The Missing “Gap” of Awareness, Care and Empathy (ACE)
Having conducted over 100 talks, presentations and panel events around generations and some solely around Millennials at the workplace over the past 5 years, I can safely surmise that many managers I’ve interacted with lie between two ends of a spectrum.
At one end of the spectrum lie managers who relate to Millennials as the problem. They are obstinate and insistent that Millennials are starkly and dramatically different from their generation and are consciously widening the relational gulfs between them.
It is interesting to note psychologists term the tendency for humans to categorize and affix meanings to objects and people especially when we struggle in highly complex environments as “categorical labelling”. While this is a coping mechanism in the world we live in, the practice of blatant and indiscriminate labelling of people based on loose indicators can sometimes be a self-fulfilling prophecy.
On the end of the spectrum, lies what I would term as enlightened managers. They are aware of the operating biases, which can be defined as, “prejudice in favor of or against one thing, person, or group compared with another usually in a way that’s considered to be unfair.” (Office of Diversity and Outreach, University of California, San Francisco).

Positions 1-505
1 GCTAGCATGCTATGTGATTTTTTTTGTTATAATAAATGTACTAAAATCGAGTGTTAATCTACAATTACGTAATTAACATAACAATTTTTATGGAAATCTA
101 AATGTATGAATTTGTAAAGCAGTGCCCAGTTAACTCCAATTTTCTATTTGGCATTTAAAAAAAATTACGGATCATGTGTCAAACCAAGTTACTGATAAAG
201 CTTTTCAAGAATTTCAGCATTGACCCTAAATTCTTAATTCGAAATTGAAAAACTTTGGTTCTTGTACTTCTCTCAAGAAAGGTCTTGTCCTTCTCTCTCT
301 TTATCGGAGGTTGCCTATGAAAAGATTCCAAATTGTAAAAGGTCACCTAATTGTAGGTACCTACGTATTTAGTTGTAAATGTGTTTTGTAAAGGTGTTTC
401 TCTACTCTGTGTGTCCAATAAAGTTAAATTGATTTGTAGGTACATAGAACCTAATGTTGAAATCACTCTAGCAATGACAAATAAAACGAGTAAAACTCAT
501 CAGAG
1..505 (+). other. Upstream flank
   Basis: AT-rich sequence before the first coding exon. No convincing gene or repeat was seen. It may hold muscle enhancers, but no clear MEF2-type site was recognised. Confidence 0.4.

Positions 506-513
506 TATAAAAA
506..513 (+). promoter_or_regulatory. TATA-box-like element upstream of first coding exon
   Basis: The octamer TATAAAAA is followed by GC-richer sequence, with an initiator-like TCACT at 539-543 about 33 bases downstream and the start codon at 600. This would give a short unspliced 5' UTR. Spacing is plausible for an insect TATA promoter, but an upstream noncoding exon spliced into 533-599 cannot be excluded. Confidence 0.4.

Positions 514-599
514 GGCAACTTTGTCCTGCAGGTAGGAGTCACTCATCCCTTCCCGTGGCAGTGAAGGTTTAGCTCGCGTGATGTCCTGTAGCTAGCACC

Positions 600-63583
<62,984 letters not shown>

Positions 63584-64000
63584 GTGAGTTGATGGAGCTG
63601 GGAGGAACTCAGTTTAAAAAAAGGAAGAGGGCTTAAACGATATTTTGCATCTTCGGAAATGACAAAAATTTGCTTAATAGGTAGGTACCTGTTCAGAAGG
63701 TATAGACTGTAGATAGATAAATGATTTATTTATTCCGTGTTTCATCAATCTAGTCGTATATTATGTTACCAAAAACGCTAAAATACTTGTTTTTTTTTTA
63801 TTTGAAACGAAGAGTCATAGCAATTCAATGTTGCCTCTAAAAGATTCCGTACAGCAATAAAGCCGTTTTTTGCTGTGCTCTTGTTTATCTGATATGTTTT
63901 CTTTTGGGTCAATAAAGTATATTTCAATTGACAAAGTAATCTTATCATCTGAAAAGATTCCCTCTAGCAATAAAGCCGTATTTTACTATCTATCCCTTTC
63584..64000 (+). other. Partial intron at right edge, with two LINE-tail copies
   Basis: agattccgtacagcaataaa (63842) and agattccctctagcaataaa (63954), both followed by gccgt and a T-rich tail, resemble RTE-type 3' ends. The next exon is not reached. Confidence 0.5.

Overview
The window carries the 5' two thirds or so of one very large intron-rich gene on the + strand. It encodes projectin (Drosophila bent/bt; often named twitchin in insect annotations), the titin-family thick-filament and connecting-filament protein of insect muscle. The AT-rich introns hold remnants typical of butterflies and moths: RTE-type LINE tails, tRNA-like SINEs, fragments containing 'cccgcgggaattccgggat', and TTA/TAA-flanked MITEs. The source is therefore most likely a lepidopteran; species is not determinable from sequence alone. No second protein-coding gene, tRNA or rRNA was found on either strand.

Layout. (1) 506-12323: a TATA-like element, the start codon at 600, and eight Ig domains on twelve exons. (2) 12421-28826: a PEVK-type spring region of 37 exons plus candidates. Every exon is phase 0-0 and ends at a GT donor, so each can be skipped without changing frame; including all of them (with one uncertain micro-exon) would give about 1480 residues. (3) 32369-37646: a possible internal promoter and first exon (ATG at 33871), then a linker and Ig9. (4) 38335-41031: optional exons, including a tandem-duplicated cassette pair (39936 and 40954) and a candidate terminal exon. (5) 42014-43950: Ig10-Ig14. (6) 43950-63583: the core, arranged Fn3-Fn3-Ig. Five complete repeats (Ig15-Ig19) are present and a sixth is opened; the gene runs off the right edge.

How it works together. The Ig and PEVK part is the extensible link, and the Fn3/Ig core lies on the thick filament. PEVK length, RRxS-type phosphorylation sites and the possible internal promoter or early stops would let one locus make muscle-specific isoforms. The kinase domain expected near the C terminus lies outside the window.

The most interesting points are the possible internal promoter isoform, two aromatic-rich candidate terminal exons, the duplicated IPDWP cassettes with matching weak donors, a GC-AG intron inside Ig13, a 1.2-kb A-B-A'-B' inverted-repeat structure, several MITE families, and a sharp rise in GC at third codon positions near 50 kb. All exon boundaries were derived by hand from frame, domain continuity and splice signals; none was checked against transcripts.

Whether they may be explicit (conscious) or implicit (unconscious) biases, enlightened managers know that the people that they manage are inherently different. While generational studies are generally helpful in painting out broad strokes of defining characteristics of each and every generation, they know that their people deserves specific strokes of Awareness, Care and Empathy (ACE).
This is the “gap” that differentiates truly enlightened managers from those who are just indiscriminate about the way that lead and manage people.
What is the research telling us?
In a 2017 report with almost 8,000 millennials across 30 countries in the 2017 Deloitte Millennial Survey, “high-potential millennials” (24% of which, being in senior positions already) were asked about their sentiments about the future of business, views and beliefs on automation, rising expectations they have on and from their employers among many other focal points.